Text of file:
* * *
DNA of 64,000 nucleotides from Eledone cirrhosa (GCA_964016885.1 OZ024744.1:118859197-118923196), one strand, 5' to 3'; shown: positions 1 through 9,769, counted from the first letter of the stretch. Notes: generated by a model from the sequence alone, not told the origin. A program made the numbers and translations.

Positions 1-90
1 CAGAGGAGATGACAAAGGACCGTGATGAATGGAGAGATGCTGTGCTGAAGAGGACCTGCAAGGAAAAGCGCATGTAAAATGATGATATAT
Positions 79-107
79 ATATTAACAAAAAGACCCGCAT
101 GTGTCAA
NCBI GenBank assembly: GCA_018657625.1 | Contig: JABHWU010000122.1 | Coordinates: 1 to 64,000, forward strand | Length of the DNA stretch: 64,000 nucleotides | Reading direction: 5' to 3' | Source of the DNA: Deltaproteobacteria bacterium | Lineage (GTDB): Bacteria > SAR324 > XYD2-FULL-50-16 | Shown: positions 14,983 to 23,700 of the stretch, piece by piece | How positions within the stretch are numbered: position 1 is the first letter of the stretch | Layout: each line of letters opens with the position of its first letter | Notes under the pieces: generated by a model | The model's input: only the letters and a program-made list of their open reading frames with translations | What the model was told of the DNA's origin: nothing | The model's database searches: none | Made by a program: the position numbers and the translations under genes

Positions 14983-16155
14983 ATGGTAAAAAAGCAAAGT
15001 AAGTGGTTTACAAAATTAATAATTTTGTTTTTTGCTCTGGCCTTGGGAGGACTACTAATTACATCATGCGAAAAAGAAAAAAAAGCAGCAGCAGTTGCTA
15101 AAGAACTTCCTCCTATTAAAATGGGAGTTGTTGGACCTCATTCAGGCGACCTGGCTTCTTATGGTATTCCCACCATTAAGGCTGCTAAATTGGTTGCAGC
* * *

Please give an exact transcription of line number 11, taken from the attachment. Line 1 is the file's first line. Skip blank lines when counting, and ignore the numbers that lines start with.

15101 AAGAACTTCCTCCTATTAAAATGGGAGTTGTTGGACCTCATTCAGGCGACCTGGCTTCTTATGGTATTCCCACCATTAAGGCTGCTAAATTGGTTGCAGC